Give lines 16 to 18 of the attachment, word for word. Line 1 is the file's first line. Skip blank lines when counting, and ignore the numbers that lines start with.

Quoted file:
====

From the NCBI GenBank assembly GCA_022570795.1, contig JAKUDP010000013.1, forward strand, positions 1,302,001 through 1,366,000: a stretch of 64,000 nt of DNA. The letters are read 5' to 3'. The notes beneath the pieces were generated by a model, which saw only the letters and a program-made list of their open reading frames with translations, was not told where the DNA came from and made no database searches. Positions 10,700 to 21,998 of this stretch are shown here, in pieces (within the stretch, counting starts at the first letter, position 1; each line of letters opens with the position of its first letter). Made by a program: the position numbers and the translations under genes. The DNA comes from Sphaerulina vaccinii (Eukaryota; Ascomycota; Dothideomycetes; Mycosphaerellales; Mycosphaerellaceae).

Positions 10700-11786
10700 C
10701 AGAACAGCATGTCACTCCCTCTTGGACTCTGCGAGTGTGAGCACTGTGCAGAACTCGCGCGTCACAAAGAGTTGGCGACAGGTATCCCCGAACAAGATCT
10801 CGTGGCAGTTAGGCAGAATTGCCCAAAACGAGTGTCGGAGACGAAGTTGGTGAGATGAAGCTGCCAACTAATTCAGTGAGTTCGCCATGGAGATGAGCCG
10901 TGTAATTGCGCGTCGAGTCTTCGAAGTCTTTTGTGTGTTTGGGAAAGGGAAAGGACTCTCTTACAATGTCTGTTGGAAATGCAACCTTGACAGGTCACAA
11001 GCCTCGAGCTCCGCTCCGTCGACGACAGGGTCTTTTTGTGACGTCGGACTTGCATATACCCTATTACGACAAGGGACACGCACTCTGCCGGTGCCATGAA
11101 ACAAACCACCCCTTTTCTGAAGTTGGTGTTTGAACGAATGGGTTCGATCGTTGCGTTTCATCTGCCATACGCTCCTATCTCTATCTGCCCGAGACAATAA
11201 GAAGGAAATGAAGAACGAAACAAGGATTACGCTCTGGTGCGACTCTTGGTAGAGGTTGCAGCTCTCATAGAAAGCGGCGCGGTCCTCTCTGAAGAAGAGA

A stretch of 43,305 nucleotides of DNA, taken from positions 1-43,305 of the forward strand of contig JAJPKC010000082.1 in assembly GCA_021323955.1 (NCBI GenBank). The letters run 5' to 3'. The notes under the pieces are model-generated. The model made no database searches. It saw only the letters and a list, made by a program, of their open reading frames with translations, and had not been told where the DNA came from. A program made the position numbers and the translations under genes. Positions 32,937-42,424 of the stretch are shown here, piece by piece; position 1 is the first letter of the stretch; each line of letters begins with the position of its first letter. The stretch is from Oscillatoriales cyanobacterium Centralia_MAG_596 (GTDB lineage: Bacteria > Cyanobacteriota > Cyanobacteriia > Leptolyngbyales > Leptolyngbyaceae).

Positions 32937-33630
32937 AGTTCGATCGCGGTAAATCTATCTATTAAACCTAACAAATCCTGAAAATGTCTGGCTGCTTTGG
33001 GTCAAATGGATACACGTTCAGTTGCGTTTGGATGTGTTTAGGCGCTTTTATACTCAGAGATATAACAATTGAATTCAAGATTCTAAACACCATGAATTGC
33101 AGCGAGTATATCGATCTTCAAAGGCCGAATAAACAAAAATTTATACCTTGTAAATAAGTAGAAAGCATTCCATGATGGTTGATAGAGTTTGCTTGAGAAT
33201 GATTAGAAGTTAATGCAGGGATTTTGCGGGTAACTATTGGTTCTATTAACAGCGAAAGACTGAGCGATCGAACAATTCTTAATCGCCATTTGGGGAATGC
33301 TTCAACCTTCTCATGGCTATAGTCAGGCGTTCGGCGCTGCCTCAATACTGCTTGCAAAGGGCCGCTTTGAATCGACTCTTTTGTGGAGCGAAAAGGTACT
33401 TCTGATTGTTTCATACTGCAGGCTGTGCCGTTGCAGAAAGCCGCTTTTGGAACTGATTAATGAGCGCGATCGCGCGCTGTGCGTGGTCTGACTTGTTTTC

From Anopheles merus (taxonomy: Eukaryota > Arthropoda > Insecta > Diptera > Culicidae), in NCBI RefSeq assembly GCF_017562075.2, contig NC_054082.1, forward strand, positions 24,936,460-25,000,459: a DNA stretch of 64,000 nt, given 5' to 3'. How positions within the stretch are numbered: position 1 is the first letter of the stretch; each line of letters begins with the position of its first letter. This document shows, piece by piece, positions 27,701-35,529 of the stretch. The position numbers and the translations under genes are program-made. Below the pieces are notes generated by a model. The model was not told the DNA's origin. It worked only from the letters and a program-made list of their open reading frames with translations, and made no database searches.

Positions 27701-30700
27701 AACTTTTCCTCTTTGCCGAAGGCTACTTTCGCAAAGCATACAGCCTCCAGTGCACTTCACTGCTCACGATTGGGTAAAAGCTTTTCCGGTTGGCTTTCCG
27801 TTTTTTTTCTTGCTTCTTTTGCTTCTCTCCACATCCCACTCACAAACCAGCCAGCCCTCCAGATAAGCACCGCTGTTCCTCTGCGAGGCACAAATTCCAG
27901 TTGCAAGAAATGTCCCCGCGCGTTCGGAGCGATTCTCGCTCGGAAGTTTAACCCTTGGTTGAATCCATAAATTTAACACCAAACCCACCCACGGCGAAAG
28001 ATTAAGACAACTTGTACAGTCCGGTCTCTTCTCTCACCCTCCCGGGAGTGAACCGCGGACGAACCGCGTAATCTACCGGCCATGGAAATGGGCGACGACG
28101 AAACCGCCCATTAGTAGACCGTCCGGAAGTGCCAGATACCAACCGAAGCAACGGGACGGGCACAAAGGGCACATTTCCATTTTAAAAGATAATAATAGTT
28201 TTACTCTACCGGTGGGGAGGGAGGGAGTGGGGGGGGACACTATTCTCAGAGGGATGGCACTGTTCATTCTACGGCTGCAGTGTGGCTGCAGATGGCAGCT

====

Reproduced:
33301 TTCAACCTTCTCATGGCTATAGTCAGGCGTTCGGCGCTGCCTCAATACTGCTTGCAAAGGGCCGCTTTGAATCGACTCTTTTGTGGAGCGAAAAGGTACT
33401 TCTGATTGTTTCATACTGCAGGCTGTGCCGTTGCAGAAAGCCGCTTTTGGAACTGATTAATGAGCGCGATCGCGCGCTGTGCGTGGTCTGACTTGTTTTC

From Anopheles merus (taxonomy: Eukaryota > Arthropoda > Insecta > Diptera > Culicidae), in NCBI RefSeq assembly GCF_017562075.2, contig NC_054082.1, forward strand, positions 24,936,460-25,000,459: a DNA stretch of 64,000 nt, given 5' to 3'. How positions within the stretch are numbered: position 1 is the first letter of the stretch; each line of letters begins with the position of its first letter. This document shows, piece by piece, positions 27,701-35,529 of the stretch. The position numbers and the translations under genes are program-made. Below the pieces are notes generated by a model. The model was not told the DNA's origin. It worked only from the letters and a program-made list of their open reading frames with translations, and made no database searches.